Percent magnitude bias for all models considered in settings with small effect sizes. Note: Results showing very small grey line at 0 are equal to 0. The statistics shown will slightly favor linear over non-linear models since we have to convert magnitude bias into a total count of deaths. When magnitude bias measures are converted into the native units of the negative binomial models (log risk ratios), the negative binomial models tended to show slightly better performance relative to the linear models (as seen here)

The use of population weights in the linear and log-linear models did not consistently or notably influence magnitude bias. Furthermore, the magnitude bias remained essentially 0% for the linear two-way fixed effects, linear GEE, and linear detrended models for both the gradual and instantaneous policy effect conditions. For all the other models, magnitude bias was consistently higher for the gradual versus the instantaneous effect conditions (e.g., for the negative binomial AR model, magnitude bias was 10% for the instantaneous condition and 23% for the gradual condition).

Root mean square error

Figure 4 shows the average RMSE for simulation conditions with a null treatment effect. Among linear models, AR models had the lowest RMSE (1.08-1.12) compared to the two-way fixed effects models (1.67-1.78), detrended models (1.63-1.69), and GEE models (1.37-1.92) (Fig. 4a). For the two-way fixed effects, detrended, and GEE models, RMSE was lower for the unweighted models than the corresponding weighted models; however, for the AR models, population weighting yielded slightly lower RMSE. Among non-linear models, the negative binomial models had consistently lower RMSE compared to the Poisson and log-linear models (Fig. 4b). For the negative binomial model, the detrended and two-way fixed effects models had the lowest RMSE (0.22) while the AR model had the highest (0.31). Finally, as expected, RMSE was larger for simulation conditions with a gradual policy effect relative to an instantaneous effect (e.g., for the linear population two-way fixed effects model, RMSE = 1.58 for instantaneous and RMSE = 1.95 for gradual).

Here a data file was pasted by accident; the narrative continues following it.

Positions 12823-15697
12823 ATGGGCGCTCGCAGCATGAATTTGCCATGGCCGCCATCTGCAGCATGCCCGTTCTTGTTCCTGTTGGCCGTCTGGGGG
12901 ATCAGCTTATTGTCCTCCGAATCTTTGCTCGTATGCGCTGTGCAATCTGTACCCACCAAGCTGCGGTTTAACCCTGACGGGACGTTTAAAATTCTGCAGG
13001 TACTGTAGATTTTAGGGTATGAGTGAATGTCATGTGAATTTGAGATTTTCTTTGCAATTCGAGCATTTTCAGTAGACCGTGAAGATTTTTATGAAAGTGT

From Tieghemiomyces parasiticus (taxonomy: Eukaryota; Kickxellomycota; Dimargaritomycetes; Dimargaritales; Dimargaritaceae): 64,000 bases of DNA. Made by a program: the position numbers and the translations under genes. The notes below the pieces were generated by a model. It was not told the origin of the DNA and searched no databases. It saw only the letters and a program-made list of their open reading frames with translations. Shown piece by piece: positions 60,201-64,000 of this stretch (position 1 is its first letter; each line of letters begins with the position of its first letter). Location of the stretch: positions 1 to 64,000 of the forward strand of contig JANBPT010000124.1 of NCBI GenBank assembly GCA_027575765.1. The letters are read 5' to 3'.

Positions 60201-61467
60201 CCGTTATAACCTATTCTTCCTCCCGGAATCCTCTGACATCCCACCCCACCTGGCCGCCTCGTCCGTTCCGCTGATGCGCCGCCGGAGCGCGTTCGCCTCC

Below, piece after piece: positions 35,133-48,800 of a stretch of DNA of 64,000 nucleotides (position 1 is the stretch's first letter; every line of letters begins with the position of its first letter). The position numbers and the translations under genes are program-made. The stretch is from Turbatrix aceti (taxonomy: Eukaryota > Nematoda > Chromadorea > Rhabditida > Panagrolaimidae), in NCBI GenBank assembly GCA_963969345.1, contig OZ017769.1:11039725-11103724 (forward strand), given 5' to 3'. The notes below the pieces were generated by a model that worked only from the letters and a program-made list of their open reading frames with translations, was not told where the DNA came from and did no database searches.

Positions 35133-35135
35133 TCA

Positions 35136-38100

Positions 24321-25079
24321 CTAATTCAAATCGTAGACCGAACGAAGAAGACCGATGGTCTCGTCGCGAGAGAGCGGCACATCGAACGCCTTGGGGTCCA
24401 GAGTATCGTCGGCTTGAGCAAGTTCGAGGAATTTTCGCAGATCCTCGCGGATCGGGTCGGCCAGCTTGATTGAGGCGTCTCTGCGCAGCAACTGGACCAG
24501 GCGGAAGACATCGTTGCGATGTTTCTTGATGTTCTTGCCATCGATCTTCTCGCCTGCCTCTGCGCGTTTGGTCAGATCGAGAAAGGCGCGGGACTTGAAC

Fig. 4
figure 4

Root mean squared error for (4a) the linear and (4b) nonlinear models under the null effect simulation condition. We present this graph stratified by linear and non-linear models, as there is no method to compare RMSE across linear and nonlinear models that yields a fair comparison

Type I error rates

Figure 5 presents the Type I error rates for the four linear models using population weights. Type I error rates were very high for the classic DID two-way fixed effects model (Fig. 5a), ranging up to 67%. Cluster SE adjustment greatly reduced the Type I error rates for this model when 5 or more states implemented a policy, but they were still 2 to 3 times larger than the traditional target of 5%, ranging from 9 to 17%. The detrended model (Fig. 5b) generally had slightly lower Type I error rates than the two-way fixed effects model, with Type I error rates mostly less than 40%. Notably, the AR model (Fig. 5c) did not require use of any SE adjustment to obtain appropriate Type I error rates for conditions with 5 or greater policy states (e.g., Type I error rates ranged from 4 to 6%); in fact, SE adjustments in the AR models tended to inflate the Type I error rates. For linear GEE models (Fig. 5d), Type I error rates were 18% or less for simulation conditions with at least 5 policy states, though rates were still 2-3 times higher than the traditional target of 5%. As in the case of linear models, AR models performed best, followed by detrended models, then two-way fixed effects models.

Fig. 5
figure 5

Type I error rates for linear model specifications: (5a) the two-way fixed effects model, (5b), the detrended model, (5c) the AR model, and (5d) the GEE model. Horizontal line denotes the target Type I error rate value of 0.05

For linear models, population weighting yielded slightly higher Type I error rates for the two-way fixed effects, detrended, and GEE models compared to the corresponding unweighted models (see Shiny Application). In contrast, for the AR models, population weighted models did not consistently perform better or worse than unweighted models. Additionally, Type I error rates were higher (by approximately 8 percentage points) for simulation conditions with a gradual relative to an instantaneous effect.